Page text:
Firstly, the lack of available solution for easily and rapidly identifying the part number is creating a challenge for the end-user to overcome – it’s making the standard process hard to execute. Secondly, the lack of control within the digital system is providing the option for the end-user to bypass the standard. The human mind is generally not capable of consistently selecting the harder option when an easier option exists, particularly in the face of pressure, stress and other challenges. You have now created an implicit behaviour where the team is favouring efficiency over data integrity.
Now, imagine this is happening in other processes. In other systems. There are implicit behaviours being created in all corners of the business, influenced by challenges and loopholes in digital systems. We are now building a set of behavioural responses and group norms, which brings us neatly back to our definition of culture. The cherry on top of this cake is that all those difficult processes might actually be impairing our ability to make accurate judgements about what our customer values most.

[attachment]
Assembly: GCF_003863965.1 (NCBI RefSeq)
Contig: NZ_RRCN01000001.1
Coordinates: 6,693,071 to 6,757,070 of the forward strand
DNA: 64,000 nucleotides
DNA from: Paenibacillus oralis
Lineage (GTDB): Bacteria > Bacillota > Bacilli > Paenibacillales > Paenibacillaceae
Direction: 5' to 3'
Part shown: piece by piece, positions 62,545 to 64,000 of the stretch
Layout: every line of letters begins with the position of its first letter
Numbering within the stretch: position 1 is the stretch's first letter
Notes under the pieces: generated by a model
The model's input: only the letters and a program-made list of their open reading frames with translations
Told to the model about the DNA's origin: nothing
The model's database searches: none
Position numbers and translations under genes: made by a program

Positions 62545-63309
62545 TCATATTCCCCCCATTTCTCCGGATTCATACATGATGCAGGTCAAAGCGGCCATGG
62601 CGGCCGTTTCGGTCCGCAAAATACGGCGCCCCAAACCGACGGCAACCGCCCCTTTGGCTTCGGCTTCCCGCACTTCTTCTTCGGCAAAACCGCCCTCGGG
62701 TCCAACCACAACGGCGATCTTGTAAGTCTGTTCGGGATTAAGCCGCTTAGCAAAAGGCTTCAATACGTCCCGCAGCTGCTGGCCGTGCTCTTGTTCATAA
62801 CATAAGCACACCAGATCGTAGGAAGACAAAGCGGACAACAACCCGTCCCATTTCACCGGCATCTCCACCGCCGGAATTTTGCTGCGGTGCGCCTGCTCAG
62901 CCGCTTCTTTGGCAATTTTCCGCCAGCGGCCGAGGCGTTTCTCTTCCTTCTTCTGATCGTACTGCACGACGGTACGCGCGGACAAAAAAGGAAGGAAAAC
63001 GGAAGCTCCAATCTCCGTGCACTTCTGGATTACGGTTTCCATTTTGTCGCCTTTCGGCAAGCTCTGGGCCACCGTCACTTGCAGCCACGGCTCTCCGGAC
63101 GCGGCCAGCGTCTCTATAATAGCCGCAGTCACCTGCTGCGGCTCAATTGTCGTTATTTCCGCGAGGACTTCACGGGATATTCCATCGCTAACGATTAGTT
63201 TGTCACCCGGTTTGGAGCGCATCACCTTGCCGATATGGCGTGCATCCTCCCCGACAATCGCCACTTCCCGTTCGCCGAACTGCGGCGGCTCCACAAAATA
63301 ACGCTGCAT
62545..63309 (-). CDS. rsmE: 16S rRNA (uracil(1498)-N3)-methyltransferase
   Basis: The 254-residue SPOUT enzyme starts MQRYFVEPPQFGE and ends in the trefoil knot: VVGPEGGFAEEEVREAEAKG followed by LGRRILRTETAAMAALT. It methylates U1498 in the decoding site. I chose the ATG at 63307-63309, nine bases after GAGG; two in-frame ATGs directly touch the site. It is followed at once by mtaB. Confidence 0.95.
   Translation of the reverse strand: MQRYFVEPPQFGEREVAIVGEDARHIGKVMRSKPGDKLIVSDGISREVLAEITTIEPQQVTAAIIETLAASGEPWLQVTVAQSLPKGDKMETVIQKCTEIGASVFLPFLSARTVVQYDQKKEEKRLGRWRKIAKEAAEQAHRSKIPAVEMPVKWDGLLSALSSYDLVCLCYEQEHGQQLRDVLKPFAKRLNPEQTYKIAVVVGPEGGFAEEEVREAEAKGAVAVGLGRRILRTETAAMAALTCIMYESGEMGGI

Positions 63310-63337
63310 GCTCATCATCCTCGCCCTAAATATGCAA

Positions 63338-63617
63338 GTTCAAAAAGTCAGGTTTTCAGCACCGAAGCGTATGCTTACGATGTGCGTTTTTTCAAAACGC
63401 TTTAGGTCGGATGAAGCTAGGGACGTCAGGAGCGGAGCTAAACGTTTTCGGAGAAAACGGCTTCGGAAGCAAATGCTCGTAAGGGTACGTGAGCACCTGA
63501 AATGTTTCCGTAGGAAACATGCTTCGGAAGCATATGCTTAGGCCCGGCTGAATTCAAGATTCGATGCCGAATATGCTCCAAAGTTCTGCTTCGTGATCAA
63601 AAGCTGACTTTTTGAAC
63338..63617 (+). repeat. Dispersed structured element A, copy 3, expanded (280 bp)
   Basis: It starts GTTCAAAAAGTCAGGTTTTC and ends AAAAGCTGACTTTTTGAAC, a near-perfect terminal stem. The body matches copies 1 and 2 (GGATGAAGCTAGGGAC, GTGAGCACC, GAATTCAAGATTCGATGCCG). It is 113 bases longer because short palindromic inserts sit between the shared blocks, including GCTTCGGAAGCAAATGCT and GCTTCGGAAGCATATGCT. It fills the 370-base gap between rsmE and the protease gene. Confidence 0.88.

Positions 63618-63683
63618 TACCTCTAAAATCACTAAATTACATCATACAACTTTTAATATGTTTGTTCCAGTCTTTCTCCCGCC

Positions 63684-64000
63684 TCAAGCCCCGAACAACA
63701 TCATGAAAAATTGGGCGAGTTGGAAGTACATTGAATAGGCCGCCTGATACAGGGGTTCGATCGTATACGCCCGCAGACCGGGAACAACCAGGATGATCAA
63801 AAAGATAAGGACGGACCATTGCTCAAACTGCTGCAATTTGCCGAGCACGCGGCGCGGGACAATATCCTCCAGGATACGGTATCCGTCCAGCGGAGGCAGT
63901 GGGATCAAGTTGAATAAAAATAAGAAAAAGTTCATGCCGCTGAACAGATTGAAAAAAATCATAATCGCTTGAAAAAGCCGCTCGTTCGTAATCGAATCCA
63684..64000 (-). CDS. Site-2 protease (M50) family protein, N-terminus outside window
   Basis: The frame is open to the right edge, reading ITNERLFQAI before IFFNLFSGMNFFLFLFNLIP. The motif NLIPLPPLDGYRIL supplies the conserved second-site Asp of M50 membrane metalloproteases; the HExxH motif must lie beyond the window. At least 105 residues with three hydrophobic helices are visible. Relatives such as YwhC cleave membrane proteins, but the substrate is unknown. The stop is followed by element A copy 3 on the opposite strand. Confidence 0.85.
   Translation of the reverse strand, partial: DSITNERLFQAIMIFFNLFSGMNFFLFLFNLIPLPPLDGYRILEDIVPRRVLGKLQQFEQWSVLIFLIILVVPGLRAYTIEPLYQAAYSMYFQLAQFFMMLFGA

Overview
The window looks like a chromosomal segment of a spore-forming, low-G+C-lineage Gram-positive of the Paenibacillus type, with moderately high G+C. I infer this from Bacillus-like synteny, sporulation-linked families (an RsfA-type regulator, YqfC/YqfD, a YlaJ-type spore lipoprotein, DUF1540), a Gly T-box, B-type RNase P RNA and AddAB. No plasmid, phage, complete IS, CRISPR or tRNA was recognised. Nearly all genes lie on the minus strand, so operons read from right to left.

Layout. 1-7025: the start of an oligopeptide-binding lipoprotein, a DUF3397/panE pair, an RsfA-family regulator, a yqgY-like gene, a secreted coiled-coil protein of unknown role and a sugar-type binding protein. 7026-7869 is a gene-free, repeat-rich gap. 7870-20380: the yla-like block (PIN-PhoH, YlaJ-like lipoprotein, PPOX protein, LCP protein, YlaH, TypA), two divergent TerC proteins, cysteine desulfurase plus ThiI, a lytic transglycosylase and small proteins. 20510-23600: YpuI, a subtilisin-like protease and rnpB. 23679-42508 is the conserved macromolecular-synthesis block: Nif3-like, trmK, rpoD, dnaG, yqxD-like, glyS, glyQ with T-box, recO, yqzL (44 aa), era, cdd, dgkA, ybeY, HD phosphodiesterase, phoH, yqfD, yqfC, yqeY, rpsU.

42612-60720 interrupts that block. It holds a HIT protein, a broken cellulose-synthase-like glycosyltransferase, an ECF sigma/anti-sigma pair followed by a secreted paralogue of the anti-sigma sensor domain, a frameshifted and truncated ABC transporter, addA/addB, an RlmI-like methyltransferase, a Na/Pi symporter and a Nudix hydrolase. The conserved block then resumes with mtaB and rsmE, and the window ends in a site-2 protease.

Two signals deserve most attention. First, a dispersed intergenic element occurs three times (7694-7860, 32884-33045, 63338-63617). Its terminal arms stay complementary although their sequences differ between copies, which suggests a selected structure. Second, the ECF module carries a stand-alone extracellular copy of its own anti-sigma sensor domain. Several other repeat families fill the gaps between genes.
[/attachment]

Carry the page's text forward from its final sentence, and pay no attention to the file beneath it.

So, what can we do about this?
Leaders and managers should communicate priorities, take time to understand challenges and have open conversations with teams to truly understand the way work is working in their areas. These are opportunities to surface problems and opportunities to improve. By asking genuinely curious questions about ‘how work works’ they should encourage an environment where it is safe for team members to surface frustrations and corner cutting. It’s also important to map and understand the workflows that flow through digital systems. Once standard processes and expectations are in place, governance and improvement meetings should be wrapped around these workflows, enabling teams to provide feedback where there are challenges.
It’s important to engage the IT department – and any other teams that are responsible for maintaining and controlling digital systems in the business – in the improvement meetings and related activities that work teams use to act on problems and opportunities. This should create a healthy tension, connecting IT service providers with the reality of work, and work teams with the potential and constraints or unintended consequences of IT based changes.
These challenges can then be addressed by optimising, removing waste and simplifying those processes. Automation and specific digital solutions can be applied to remove work from teams or solve complex challenges.